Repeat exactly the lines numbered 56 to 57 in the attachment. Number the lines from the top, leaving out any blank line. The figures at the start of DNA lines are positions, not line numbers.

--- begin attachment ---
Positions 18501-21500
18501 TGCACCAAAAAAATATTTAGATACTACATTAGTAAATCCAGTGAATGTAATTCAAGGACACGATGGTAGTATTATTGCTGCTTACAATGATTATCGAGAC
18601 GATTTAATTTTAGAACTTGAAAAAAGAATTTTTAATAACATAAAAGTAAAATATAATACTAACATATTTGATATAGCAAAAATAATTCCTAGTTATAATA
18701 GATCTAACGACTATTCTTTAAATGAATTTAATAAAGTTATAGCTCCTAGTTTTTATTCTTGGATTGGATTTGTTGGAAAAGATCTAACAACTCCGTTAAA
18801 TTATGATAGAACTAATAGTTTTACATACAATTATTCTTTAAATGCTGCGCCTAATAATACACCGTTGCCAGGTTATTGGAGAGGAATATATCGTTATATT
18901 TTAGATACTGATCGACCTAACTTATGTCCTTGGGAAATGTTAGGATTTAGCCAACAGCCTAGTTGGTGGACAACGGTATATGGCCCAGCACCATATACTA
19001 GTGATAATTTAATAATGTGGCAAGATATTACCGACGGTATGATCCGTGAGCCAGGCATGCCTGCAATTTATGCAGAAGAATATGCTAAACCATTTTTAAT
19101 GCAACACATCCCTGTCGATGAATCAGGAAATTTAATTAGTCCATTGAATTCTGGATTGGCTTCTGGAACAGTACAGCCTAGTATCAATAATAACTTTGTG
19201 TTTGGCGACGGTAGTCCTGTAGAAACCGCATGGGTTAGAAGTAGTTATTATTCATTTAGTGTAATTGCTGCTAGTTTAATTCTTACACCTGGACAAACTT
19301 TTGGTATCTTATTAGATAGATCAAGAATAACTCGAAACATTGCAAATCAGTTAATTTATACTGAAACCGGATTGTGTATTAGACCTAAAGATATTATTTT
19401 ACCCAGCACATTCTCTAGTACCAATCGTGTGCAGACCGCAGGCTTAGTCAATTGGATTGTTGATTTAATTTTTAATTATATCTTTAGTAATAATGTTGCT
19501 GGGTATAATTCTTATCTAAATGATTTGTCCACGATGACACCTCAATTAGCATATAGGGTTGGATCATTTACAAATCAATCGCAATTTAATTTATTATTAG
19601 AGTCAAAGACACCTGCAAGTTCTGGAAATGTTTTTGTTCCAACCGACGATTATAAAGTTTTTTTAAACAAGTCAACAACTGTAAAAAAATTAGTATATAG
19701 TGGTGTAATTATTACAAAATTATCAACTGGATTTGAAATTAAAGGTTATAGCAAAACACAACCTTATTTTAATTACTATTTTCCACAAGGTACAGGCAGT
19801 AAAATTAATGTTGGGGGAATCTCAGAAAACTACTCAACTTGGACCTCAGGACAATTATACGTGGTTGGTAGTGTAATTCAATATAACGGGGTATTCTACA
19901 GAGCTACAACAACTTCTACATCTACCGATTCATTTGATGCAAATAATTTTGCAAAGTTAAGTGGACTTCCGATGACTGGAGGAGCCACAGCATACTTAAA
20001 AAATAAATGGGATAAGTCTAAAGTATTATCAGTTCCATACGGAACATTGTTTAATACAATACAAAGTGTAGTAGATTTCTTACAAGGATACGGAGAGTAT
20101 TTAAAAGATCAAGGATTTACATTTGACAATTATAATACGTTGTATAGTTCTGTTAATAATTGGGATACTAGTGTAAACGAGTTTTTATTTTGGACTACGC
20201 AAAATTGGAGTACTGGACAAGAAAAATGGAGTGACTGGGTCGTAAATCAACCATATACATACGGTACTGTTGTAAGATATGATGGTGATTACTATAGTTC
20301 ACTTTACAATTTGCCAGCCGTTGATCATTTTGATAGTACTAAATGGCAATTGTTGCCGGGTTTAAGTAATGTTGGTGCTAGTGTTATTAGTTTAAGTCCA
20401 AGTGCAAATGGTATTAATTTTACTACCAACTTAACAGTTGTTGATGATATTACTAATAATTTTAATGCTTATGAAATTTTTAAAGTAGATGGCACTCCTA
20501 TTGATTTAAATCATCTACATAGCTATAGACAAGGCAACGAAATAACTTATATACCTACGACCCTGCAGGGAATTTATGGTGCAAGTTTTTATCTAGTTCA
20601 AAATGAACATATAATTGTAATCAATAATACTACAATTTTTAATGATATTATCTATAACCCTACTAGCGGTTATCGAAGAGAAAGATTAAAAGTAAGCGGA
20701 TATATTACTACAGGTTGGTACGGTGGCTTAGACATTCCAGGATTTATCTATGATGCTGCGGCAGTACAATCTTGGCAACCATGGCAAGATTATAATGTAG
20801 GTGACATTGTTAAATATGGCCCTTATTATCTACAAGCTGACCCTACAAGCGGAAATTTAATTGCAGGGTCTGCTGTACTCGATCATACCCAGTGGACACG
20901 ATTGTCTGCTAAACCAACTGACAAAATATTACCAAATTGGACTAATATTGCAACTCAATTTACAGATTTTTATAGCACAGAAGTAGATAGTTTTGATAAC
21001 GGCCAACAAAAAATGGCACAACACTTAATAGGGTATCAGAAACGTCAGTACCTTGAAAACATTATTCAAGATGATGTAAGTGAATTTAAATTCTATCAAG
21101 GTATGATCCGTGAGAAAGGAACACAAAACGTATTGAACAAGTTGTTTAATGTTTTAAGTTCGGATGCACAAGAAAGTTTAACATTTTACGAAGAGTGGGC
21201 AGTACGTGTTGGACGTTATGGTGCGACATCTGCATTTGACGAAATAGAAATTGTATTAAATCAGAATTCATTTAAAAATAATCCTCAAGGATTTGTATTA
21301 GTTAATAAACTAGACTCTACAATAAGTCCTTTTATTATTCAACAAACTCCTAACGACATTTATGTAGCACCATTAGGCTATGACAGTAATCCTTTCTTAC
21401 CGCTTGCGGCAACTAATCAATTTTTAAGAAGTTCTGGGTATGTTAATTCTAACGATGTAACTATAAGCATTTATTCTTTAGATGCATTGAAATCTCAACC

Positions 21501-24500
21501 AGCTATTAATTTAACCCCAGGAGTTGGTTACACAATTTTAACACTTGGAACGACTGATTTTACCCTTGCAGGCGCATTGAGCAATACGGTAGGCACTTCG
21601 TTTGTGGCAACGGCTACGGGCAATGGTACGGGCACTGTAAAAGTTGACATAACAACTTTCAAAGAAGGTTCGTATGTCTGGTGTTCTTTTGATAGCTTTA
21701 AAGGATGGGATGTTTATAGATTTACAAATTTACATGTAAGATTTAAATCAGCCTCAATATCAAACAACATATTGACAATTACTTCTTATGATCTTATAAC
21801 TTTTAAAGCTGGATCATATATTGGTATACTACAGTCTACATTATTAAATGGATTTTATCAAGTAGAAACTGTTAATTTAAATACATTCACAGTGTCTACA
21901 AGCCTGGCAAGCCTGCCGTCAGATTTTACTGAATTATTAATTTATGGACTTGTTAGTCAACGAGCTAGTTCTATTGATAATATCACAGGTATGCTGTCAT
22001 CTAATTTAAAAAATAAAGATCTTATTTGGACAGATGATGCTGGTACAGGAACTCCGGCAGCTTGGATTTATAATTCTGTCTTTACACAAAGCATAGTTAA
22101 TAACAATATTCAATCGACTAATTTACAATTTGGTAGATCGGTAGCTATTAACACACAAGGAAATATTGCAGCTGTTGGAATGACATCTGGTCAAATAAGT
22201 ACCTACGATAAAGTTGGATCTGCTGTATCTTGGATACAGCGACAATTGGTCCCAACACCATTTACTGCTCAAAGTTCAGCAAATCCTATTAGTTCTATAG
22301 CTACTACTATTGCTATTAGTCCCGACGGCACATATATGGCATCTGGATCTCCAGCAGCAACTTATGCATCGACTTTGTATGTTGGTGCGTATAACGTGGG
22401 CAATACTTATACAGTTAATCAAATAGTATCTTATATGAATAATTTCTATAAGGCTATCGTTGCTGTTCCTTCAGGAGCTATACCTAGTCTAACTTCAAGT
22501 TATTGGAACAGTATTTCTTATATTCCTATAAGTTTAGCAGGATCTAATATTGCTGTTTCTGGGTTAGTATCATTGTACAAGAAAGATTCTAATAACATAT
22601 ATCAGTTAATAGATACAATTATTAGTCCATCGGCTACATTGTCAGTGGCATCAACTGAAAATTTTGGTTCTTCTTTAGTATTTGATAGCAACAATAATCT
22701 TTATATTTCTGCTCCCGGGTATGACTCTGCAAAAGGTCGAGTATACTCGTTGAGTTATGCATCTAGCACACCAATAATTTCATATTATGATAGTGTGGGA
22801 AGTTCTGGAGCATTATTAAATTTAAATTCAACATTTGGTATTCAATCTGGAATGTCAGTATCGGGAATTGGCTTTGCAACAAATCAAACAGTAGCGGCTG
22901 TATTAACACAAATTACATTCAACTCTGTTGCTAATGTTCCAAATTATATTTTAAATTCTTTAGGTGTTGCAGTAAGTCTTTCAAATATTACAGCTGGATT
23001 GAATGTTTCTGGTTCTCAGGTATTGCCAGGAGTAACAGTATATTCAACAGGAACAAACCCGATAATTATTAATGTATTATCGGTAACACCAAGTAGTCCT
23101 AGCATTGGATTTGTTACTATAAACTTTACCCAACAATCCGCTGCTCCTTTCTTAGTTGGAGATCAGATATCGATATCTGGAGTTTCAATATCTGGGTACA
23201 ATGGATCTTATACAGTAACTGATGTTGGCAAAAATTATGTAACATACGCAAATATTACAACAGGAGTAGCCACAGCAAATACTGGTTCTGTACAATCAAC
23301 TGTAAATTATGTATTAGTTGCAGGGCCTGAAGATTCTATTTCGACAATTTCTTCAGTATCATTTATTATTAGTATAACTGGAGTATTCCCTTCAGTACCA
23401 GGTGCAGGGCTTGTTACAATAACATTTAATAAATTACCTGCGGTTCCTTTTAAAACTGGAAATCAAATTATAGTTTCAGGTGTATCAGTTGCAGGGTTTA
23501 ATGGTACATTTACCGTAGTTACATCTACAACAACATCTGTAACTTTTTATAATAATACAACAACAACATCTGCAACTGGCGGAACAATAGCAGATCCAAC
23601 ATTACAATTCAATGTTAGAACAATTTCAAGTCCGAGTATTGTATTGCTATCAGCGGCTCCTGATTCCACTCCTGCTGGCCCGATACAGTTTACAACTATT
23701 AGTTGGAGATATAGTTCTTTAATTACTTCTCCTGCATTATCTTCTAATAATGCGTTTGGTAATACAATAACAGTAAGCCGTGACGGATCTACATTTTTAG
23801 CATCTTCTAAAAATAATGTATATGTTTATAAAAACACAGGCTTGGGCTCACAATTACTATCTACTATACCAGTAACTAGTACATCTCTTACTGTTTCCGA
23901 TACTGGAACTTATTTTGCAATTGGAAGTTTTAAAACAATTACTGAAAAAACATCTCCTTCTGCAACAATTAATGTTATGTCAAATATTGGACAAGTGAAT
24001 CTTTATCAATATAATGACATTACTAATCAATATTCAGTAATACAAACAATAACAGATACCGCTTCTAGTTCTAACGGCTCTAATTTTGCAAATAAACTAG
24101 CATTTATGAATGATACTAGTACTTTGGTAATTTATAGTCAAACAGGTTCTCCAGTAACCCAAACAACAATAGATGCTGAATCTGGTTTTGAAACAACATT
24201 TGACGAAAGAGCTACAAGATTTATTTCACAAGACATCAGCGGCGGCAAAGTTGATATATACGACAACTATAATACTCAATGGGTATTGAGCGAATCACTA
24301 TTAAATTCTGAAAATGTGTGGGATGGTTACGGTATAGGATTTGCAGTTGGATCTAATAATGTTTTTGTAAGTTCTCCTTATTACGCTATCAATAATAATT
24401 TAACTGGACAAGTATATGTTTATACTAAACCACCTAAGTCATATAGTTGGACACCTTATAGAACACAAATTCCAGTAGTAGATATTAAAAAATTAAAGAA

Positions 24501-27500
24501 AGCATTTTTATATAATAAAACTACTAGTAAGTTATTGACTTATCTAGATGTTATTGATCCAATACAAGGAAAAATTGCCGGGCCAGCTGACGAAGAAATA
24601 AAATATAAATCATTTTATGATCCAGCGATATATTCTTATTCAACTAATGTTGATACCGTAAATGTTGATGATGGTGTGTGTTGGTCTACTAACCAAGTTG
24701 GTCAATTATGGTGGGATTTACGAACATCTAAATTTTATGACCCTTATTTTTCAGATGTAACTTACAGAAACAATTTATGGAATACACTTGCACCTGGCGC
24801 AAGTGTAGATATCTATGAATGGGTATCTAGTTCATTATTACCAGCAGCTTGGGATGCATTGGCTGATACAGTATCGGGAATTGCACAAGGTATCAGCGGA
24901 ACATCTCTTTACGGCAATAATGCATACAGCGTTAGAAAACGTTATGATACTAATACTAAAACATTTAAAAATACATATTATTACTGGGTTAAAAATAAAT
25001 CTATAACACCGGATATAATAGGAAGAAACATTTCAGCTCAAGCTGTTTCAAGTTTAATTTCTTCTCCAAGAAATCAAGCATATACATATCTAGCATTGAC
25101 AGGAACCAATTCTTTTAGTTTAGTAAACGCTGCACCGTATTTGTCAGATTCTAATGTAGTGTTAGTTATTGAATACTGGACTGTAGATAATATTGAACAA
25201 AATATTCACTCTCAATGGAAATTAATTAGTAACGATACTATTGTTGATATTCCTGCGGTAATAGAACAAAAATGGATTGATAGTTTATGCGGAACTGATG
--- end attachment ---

23801 CATCTTCTAAAAATAATGTATATGTTTATAAAAACACAGGCTTGGGCTCACAATTACTATCTACTATACCAGTAACTAGTACATCTCTTACTGTTTCCGA
23901 TACTGGAACTTATTTTGCAATTGGAAGTTTTAAAACAATTACTGAAAAAACATCTCCTTCTGCAACAATTAATGTTATGTCAAATATTGGACAAGTGAAT